Unless you’ve been living under a rock for the last few days, you must have heard all about the release of Elder Scrolls V: Skyrim. The internet is absolutely smothered with reviews, articles, posts and tweets about this hugely anticipated game and I’m sure you will have already seen the great acclaim it’s (deservedly) getting. So I’m not going to bother writing a proper review and will just ramble a little bit, as I feel I would be remiss in my duties were I not to at least say something about it.
It’s bloody brilliant. I’ve carefully removed my rose tinted spectacles about past games of legend and I’m steering clear of the immense stupidity of trying to be cool NME style with their “slag it off cos it’s popular” bollocks. As a result I think it is safe to say that this is the best RPG of all time, one of the best games of any format ever and is certainly the new benchmark in creating a truly organic feeling gameworld. Normally one could assume these would be bold fanboi style claims, yet this time round they’re really not. Skyrim is an exceptional game and one of the best I have ever played.
However, that does not mean everyone will like it. People that like games of little depth or just want constant mob spam gun waving action of BLLLAAARRGHHH!!! may well not get on with Skyrim. That’s not a criticism of their gameplay desires, but it should be recognised that Skyrim is a massive true RPG and as such takes time and effort to play. I’m absolutely loving it and have put almost all other gaming on hold (our KF Bloodbowl league is the only exception).
What I’ve found interesting from my MMO skewed view is just how much Skyrim highlights the abject failure of recent MMOs to create a living, breathing gameworld that aren’t just graphics with sterile feeling spawn points. When it comes to creating a world with an immersive atmosphere, where it actually feels that bit more alive, Skyrim has absolutely nailed it. Nailed it hard... HARD! With a huge bloody hammer wielded by a very angry Viking. It’s so good that despite the game having horse drawn coaches that can take you to towns you’ve not been to before, I’ve actually not used one once. I prefer walking and in fact I’ve not even rode a horse yet. Seriously, I have walked for bloody miles and it was fun. Walking… fun? Unusual I know, but it’s actually enjoyable just travelling through Skyrim’s vast landscape. And there’s a damned good chance that you’ll be having a bit of adventure on the way.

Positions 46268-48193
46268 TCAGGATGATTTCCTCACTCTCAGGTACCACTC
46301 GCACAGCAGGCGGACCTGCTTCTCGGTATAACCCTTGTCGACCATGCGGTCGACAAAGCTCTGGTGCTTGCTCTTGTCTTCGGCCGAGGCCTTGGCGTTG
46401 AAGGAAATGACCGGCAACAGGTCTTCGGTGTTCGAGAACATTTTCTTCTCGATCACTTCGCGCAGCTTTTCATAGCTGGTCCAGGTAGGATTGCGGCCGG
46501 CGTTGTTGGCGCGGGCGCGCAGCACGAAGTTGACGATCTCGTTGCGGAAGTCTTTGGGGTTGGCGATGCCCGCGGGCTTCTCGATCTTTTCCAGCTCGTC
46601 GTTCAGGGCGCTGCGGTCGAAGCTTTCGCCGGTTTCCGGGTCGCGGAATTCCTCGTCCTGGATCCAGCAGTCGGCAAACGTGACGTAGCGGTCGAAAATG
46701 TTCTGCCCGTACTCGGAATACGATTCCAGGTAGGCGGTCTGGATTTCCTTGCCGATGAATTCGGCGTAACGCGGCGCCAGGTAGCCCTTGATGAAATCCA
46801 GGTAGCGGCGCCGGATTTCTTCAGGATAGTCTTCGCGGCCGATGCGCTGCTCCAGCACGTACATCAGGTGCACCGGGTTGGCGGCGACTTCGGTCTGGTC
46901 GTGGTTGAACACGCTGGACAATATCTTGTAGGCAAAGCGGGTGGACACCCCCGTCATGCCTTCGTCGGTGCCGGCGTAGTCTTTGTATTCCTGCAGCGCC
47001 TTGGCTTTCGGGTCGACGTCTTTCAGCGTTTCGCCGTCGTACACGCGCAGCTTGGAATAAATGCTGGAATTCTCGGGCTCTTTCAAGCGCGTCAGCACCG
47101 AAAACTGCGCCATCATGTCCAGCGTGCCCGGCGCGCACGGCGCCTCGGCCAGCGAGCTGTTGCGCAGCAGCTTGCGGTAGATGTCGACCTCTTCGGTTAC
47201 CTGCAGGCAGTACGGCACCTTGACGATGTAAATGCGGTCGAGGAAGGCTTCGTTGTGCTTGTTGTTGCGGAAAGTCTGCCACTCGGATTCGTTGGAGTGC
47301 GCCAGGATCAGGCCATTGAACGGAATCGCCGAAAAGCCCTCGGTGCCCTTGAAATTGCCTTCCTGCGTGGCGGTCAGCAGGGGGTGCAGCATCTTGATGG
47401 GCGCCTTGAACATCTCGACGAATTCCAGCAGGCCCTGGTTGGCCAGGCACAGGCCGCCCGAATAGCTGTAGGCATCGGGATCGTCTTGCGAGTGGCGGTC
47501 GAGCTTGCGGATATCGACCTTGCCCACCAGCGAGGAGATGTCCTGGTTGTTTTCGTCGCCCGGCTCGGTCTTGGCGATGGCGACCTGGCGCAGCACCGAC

I don’t think there’s any one thing that I could say is the reason the world feels so much more real, it’s more a combination of many factors; the dynamic weather, the way mobs interact with each other, the scale of everything, the way the land has been hand crafted, etc. In theory you could take all of the things that make Skyrim’s world feel so alive and put it into an MMO, but you’d immediately hit big problems when Gandullf and NoobRaper turn up spamming /dance macros and farming mobs faster than they can respawn. To be honest it’s probably unfair to compare a single player game with a multiplayer one, they have very different problems to deal with and I imagine the developers have different goals, but as a player that doesn’t really matter, it’s not my problem. As RPG gaming experiences they are comparable and that difference in immersion and quality stands out like a sore thumb.
Skyrim is easily my game of the year; in just a few days I’ve had more “O M G that looks amaaaaaaaaaaazing” moments and unscripted scenes of epic drama than I have in months of other games. I’m already considering how I’ll replay it totally differently (sneaky murdering rogue style next!) when I’ve finished the game, which judging by the size of the thing I imagine will be sometime in 2013…